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I'm trying to run an iteration program, and whenever I click on it, it opens then terminates. When I open the input text file, using the program, the iteration completes, then the window instantly closes. How can I either run it so that the window does not close (and I can see my results), or manage to do the same thing in command prompt. I'm not super familiar with doing stuff in command prompt.

  • open a command prompt (Start -> Run -> cmd.exe), navigate to the location of your folder using the command prompt cd command, run the .exe from there – user13267 Feb 12 '15 at 11:05
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    Alternatively you can create a batch file (.bat) of two lines. First is your application's command line and the second one is "PAUSE". It will keep the command line window open 'till you press a key or close it using the "X" button. The advantage of this solution is that you can have a separate shortcut to the .bat file so you can either start your program with or without pausing at the finish. – mg30rg Feb 12 '15 at 14:53
  • In a command prompt, type: your_cmd.exe&&pause – user418778 Feb 14 '15 at 0:30
59

This will leave the console window open even after MyApp.exe terminates:

cmd /K "C:\SomeFolder\MyApp.exe"

You can create a shortcut with the above. This solution works with all console programs and does not require you to go through Command Prompt every time (or modify the original exe which you usually can't).

Incidentally the /K switch has been around since NT days :-p

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17

Another way, quite useful if the path to the .exe is a complicated one: Start the command prompt and then just drag the .exe file into the cmd window. The full path to the file will be pasted into the prompt and you just have to press enter. No need to cd into any paths.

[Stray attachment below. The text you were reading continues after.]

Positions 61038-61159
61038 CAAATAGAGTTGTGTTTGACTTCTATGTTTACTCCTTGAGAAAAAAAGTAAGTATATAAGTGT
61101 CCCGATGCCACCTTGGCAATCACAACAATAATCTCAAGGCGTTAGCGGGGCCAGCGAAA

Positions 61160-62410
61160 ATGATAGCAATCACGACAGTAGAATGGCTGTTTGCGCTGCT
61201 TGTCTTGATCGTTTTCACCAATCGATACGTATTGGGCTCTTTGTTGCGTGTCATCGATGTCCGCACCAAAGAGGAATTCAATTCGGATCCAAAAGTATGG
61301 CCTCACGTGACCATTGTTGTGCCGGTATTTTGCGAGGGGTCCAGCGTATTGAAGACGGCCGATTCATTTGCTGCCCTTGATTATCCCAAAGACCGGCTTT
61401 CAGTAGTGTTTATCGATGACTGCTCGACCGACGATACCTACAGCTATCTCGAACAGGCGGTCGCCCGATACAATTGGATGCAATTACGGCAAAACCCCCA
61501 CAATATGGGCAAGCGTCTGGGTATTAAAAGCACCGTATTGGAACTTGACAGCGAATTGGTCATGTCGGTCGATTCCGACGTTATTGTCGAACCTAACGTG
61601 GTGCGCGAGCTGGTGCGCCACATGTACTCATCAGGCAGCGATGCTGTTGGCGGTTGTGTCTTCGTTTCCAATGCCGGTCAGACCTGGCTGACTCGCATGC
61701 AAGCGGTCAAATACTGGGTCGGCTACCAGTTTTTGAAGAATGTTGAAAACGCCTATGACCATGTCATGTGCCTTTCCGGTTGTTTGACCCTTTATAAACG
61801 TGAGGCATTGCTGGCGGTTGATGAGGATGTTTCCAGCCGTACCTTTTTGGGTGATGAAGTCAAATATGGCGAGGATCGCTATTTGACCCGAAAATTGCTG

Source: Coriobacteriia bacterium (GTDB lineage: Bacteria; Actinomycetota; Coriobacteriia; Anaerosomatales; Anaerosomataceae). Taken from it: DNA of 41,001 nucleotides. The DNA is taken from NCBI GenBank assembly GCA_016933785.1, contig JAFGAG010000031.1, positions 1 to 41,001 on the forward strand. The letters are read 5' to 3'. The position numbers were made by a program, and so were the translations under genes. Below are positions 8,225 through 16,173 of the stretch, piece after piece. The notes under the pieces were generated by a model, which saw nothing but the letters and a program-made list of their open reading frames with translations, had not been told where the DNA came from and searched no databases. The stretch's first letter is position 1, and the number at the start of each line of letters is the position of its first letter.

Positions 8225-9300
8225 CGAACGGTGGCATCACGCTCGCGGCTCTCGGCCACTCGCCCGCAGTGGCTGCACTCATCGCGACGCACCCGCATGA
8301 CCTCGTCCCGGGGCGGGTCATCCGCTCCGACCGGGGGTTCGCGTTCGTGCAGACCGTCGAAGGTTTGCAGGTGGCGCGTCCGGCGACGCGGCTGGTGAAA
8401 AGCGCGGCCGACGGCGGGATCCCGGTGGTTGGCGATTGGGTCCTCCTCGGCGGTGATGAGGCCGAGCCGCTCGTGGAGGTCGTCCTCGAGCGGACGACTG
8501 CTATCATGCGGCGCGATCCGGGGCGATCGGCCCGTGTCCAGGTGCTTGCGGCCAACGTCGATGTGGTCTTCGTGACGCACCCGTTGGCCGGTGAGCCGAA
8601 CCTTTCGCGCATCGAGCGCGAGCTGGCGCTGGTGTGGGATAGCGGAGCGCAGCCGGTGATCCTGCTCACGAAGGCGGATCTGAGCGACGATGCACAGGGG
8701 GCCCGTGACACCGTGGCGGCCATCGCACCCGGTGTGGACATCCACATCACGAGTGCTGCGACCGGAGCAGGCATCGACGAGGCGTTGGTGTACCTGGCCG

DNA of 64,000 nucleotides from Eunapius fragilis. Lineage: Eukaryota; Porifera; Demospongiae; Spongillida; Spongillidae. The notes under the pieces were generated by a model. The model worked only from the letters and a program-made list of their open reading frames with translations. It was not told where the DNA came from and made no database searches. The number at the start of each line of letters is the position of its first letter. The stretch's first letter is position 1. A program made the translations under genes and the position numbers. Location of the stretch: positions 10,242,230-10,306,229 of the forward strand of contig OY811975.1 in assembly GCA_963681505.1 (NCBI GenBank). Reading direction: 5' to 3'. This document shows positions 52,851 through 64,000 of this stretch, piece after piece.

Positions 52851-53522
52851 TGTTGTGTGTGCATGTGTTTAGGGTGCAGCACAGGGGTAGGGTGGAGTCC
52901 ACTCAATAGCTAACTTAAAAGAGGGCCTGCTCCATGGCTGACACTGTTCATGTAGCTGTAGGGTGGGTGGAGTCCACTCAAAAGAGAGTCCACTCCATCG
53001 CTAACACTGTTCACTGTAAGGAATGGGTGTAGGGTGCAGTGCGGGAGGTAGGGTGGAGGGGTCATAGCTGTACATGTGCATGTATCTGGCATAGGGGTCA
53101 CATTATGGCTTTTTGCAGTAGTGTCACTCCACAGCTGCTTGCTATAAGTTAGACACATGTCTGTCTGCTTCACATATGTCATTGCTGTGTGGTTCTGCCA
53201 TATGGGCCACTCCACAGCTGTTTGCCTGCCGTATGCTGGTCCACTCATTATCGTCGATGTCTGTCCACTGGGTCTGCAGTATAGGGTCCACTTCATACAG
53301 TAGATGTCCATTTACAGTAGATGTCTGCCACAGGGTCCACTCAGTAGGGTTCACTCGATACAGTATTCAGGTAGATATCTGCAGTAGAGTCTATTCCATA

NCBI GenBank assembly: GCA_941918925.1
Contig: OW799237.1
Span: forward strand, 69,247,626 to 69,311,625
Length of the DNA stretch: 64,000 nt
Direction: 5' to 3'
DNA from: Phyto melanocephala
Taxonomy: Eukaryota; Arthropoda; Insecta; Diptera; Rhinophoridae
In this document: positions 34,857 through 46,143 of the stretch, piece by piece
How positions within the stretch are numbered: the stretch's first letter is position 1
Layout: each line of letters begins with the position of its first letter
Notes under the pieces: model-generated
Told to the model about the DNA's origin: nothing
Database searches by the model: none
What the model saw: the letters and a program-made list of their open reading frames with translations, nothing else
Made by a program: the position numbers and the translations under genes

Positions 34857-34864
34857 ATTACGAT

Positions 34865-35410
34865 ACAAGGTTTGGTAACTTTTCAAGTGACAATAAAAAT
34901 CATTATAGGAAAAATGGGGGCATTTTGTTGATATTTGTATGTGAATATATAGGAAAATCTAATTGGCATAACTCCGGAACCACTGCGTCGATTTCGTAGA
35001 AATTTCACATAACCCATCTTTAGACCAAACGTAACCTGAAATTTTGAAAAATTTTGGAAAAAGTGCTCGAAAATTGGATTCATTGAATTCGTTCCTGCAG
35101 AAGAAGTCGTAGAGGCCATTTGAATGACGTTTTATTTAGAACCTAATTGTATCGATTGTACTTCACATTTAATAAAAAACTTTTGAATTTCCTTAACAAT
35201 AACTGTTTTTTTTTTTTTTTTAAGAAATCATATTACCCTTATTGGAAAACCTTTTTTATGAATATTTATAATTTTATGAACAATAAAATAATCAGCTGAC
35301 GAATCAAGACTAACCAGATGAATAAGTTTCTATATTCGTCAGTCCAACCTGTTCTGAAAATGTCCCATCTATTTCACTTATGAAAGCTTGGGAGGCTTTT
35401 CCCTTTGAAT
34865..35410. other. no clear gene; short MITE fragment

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8
  1. Open command prompt -> Got to your .exe's location using cd command -> execute your .exe
  2. You can add Console.ReadKey() at the end of your code so that program will wait until the user presses some key.
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3

A way to run a file with cmd and have it stay open:

start /b /w /D"C:\StartAndEnd\scripts" NVIDIASystemMonitor.au3

The "/w" means it waits until the application closes.

If you are on 64bit there here is another example:

c:\windows\syswow64\cmd.exe /c c:\windows\sysnative\cmd.exe /c start /b /w /D"C:\StartAndEnd\scripts" NVIDIASystemMonitor.au3

This makes sure it still runs as 64bit.

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2

Start menu -> cmd -> cd C:\PATHTOYOURFILE\ -> program.exe

Or add a pause function at the end of your iteration program (assuming you have access to the source)

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1

To save the hassle of having to potentially cd into the correct folder when you're probably already there in windows explorer, simply hold shift, right click on any white space in the folder and click "Open command prompt window here" to open cmd with its directory already set. You can then just type the name of the exe itself

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    This would best be entered as a comment, as it does not answer the original question. It is a useful tip, however. – DrMoishe Pippik Feb 12 '15 at 23:57
0

Might want to try a redirect too. I think this is so simple and also adds a persistence to the output message that is non-volatile. c:\myapp.exe > c:\myapp.dbg

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